Poinsettia Print Project
One of my favorite art lessons for kids involves a simple kitchen sponge and tempera paints. If you haven’t tried this lesson before, gather up some kitchen sponges and cut into petal shapes. I promise the prep you do now will last for years. The last time I did this lesson was in 2010 and I still have the sponges.
This lesson takes one, forty-minute class time. In my class of 21 first grade students, all but 2 finished the project and it’s worth saying that they were very, very close. It’s not meant to be a race, but I know how valuable a one-session lesson can be. This particular one is perfect for the week before Christmas holidays as it is so engaging.
Here’s what to do:
Place some yellow paint in small containers with a few Q-tips. Make the center of the poinsettia plants first using 5 or 6 dots gathered in groups around the paper. I asked my kids to do at least 4 groups of dots. Little math tie-in for those who need it!
Then, using a petal shaped sponge, dipped into paint. I squeeze some liquid tempera paint onto a few trays and allow the colors to just sit there. For instance, on one tray, I squeezed red, white and some pink. The kids can use one or all colors. Feel free to change the colors up or to place different colors at each table group for variety.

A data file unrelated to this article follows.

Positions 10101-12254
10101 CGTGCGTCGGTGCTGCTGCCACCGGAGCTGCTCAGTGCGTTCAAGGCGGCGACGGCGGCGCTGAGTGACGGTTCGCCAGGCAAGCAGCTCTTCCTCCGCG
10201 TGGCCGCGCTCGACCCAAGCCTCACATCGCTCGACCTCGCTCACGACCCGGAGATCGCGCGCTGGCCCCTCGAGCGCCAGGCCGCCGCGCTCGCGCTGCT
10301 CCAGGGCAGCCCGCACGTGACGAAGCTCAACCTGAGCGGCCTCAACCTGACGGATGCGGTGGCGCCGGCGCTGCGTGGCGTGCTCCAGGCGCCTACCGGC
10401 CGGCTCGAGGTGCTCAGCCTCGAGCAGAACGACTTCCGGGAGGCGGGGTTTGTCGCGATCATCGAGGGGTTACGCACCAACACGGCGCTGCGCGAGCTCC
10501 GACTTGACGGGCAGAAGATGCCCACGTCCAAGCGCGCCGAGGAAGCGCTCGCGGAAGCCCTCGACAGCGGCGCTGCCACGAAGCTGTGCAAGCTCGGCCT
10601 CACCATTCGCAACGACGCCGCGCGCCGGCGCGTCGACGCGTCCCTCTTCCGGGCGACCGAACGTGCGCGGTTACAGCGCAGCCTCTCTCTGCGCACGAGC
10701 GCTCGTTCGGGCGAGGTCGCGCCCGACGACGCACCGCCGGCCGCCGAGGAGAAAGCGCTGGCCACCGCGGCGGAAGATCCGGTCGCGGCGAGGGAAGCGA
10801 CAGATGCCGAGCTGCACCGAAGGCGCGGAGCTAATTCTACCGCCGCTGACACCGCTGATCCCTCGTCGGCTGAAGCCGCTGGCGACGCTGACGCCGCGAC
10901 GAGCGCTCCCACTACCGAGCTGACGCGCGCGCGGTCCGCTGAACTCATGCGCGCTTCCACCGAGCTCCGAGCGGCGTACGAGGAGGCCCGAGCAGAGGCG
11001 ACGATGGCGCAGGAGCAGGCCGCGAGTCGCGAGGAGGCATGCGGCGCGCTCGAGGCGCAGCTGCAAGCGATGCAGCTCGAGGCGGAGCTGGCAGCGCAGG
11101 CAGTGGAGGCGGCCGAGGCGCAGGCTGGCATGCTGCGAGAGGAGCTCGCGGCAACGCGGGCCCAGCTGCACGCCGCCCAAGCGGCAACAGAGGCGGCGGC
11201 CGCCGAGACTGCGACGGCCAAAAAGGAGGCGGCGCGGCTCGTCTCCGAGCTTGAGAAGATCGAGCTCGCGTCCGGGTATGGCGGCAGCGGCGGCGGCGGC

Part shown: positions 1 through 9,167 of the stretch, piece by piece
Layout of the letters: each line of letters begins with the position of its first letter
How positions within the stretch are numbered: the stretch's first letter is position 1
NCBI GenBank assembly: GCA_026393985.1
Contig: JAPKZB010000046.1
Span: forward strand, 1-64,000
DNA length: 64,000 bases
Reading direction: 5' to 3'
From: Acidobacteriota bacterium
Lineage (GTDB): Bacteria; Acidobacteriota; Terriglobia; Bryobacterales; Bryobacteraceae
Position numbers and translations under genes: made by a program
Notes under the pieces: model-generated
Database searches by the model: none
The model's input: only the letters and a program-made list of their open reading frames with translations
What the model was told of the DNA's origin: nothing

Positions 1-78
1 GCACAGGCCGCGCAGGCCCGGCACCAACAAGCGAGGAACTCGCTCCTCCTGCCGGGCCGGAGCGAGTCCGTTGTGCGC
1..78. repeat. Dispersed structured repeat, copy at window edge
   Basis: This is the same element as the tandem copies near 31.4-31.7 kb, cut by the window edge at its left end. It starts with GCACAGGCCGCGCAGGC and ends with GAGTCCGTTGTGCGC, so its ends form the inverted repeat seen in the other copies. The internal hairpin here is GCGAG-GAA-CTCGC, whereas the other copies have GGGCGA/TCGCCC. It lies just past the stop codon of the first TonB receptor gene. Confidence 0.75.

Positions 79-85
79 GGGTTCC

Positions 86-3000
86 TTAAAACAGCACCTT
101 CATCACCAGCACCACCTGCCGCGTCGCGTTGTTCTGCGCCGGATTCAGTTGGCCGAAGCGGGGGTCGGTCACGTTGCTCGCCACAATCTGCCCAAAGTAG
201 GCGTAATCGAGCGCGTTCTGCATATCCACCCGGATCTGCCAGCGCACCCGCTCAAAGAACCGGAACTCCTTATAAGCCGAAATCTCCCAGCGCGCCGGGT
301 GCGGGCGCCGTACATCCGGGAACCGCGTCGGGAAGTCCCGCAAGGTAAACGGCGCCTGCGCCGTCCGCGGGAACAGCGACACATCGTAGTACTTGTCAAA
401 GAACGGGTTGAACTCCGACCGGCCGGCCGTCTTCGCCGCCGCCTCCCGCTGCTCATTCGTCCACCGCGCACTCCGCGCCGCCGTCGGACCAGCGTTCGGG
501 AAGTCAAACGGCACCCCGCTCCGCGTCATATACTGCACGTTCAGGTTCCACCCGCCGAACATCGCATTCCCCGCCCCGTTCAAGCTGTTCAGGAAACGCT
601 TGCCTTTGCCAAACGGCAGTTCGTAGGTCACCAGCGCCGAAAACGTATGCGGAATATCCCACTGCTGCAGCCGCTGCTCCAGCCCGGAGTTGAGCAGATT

Stamped around the cluster of yellow dots.
Dip sponge into more paint and stamped around the next cluster. Older children will do this step with far more concentration and thus the flower shapes will be more precise. My little first graders did an amazing job even though their small motor skills aren’t as polished. But this proves that children of all ages will love this project.
The final step involves using another color to paint the background. The trick here is to outline the flowers with the paint, then paint the spaces between the flowers in with the background color.
It’s a good idea to stick with one background color as the flowers need to be the star of the show.
Aren’t these first grade paintings beautiful? They did so well. Proud of my little artists…
Enjoy experimenting with complimentary colors too!